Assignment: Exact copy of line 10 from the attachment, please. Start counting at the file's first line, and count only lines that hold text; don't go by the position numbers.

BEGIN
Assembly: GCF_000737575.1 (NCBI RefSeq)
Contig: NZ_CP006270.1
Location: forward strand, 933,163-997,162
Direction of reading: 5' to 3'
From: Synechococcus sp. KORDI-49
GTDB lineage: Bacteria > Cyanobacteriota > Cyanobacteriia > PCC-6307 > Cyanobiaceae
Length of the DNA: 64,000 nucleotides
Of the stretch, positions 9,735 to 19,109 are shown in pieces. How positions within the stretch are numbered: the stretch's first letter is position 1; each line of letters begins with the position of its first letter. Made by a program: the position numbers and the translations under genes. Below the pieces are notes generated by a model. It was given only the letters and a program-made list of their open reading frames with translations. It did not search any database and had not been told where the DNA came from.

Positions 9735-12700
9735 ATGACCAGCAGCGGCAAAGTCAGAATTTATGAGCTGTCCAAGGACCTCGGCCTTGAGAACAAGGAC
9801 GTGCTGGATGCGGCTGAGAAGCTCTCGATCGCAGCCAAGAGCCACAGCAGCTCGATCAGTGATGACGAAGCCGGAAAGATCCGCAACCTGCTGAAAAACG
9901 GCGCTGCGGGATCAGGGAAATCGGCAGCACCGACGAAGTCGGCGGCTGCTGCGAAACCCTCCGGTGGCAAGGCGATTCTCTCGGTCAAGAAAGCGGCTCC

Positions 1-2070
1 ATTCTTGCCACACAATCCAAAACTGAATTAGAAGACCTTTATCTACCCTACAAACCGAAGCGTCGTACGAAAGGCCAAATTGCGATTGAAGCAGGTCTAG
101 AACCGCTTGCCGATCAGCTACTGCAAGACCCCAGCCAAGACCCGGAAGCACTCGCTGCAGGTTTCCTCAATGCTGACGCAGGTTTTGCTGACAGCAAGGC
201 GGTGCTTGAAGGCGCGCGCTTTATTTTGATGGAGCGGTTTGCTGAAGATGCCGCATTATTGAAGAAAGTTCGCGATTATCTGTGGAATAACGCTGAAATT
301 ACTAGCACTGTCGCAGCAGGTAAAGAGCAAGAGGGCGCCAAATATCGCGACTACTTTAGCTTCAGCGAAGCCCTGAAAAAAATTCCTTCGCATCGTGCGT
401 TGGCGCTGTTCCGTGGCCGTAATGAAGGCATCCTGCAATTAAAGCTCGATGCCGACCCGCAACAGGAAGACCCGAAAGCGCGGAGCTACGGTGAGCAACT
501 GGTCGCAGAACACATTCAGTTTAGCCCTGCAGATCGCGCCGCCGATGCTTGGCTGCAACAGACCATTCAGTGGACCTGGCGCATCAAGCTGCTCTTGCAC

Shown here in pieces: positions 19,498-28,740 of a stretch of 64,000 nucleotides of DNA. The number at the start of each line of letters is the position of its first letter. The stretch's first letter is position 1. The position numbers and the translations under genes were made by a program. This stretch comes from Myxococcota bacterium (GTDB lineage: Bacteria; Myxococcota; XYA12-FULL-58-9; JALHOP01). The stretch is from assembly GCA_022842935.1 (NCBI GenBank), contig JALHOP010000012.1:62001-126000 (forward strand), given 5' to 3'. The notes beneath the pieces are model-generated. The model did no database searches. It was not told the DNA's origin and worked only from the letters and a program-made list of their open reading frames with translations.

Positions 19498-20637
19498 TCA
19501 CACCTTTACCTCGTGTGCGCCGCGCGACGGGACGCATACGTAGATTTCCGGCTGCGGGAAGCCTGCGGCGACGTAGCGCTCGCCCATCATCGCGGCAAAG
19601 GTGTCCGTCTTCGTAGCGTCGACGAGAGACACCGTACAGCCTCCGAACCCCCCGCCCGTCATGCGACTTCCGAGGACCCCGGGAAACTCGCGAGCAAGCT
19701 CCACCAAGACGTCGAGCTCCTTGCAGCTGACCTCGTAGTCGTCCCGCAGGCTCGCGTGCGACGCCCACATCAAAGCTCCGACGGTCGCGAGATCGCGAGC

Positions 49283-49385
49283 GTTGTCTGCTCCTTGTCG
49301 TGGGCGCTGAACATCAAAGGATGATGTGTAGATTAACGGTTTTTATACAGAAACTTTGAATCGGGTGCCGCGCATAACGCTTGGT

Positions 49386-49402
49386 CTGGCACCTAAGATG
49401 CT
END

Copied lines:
9735 ATGACCAGCAGCGGCAAAGTCAGAATTTATGAGCTGTCCAAGGACCTCGGCCTTGAGAACAAGGAC